The biggest US bank failure since 2008 continued to reverberate through financial markets as oil prices extended losses ahead of important inflation data. After a turbulent session on Monday and a 2.5% decline in the closing price, West Texas Intermediate fell under $75 a barrel. Investors will be watching the consumer price index reading, which is scheduled for release later on Tuesday, for guidance on the direction of monetary tightening, though odds are growing that the Federal Reserve won’t raise interest rates next week as a result of the fallout from Silicon Valley Bank’s failure.
Brent’s nearby put skew, which measures how much more traders are ready to pay for options that profit from a price decrease rather than a rally, increased to its highest level since mid-August on Monday amid the market turbulence.
According to Warren Patterson, head of commodities strategy for ING Groep NV, oil has been unable to avoid the fallout from the collapse of SVB. “With US CPI figures, there is still a lot of room for short-term volatility.” Crude has had a difficult year as traders balance worries about a slowdown in the global economy with hope for a recovery in Chinese demand after the country halted Covid Zero. On Monday, a gauge of WTI volatility soared.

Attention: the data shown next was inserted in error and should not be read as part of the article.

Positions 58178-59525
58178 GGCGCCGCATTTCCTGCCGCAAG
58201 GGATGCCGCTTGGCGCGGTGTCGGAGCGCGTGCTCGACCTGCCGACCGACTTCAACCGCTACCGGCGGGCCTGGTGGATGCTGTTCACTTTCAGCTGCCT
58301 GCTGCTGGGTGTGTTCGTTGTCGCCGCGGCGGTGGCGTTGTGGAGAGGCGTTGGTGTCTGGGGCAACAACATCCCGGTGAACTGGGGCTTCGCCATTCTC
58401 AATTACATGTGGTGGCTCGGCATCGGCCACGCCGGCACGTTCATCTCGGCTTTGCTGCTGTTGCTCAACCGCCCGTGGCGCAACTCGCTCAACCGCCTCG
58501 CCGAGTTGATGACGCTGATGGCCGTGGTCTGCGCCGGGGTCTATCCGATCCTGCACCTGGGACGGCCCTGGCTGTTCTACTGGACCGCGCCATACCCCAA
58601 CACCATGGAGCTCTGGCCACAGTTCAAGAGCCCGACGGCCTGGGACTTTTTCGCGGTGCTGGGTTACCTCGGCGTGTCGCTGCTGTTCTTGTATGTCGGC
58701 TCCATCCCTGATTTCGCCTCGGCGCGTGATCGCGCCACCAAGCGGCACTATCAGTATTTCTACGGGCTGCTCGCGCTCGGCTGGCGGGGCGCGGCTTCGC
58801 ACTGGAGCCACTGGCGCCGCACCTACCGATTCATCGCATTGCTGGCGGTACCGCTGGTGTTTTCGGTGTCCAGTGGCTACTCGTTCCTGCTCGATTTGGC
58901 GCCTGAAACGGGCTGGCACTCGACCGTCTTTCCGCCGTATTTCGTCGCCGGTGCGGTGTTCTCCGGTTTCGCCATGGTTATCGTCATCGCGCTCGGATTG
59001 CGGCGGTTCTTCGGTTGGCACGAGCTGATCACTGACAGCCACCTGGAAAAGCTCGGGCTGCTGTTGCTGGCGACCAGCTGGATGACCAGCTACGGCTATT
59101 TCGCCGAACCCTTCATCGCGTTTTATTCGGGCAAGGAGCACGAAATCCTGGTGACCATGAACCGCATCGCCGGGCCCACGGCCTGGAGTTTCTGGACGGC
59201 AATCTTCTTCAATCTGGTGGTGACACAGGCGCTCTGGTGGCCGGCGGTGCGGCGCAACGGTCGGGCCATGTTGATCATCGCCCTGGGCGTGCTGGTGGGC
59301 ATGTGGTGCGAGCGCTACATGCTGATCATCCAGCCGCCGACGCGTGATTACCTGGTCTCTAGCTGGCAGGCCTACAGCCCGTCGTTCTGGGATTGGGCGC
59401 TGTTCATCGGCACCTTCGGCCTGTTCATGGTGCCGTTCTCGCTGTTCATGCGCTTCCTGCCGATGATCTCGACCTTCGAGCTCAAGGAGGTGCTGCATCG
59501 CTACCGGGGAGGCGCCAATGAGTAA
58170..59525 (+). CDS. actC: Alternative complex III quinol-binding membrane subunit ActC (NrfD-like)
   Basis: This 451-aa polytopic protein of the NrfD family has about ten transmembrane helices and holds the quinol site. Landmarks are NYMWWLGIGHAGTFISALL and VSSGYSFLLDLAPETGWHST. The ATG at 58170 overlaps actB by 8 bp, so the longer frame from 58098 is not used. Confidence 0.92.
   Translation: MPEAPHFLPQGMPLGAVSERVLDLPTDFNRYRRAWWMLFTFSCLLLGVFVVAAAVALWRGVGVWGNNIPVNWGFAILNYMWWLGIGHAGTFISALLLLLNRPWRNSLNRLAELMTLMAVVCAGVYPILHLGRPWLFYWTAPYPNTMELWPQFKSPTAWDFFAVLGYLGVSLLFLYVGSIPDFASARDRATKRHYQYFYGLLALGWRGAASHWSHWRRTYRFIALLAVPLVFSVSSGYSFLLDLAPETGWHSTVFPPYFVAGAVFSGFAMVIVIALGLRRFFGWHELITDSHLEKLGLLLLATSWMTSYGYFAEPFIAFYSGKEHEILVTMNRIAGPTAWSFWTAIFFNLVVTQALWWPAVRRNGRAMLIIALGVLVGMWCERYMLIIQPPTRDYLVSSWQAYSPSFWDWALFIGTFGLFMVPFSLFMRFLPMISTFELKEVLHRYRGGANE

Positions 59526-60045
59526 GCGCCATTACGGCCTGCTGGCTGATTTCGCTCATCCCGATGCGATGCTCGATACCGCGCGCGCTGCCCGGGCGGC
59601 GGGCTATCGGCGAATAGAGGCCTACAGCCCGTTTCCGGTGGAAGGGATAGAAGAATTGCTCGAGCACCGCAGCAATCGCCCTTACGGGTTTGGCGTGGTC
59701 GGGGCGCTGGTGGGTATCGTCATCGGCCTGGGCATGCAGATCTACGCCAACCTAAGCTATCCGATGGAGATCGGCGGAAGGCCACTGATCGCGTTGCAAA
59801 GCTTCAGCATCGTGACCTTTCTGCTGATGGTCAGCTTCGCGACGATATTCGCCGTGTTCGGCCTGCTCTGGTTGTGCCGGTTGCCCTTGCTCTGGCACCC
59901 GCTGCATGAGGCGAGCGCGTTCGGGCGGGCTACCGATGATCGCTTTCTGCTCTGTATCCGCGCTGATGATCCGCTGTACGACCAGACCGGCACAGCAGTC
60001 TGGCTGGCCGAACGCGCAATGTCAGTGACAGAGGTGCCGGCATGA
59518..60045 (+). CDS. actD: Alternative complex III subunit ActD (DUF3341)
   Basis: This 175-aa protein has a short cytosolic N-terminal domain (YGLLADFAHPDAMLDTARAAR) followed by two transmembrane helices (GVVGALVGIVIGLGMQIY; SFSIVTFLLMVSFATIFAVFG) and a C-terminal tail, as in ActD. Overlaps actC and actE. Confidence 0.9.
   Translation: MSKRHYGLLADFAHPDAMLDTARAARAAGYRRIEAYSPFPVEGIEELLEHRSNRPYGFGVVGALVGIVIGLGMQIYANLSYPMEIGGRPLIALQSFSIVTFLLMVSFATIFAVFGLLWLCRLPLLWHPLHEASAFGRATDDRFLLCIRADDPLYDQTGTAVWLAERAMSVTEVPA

OPEC is due to release its monthly market report later on Tuesday, and the International Energy Agency will release its report the following day, on Wednesday, giving a brief overview of the supply and demand landscape.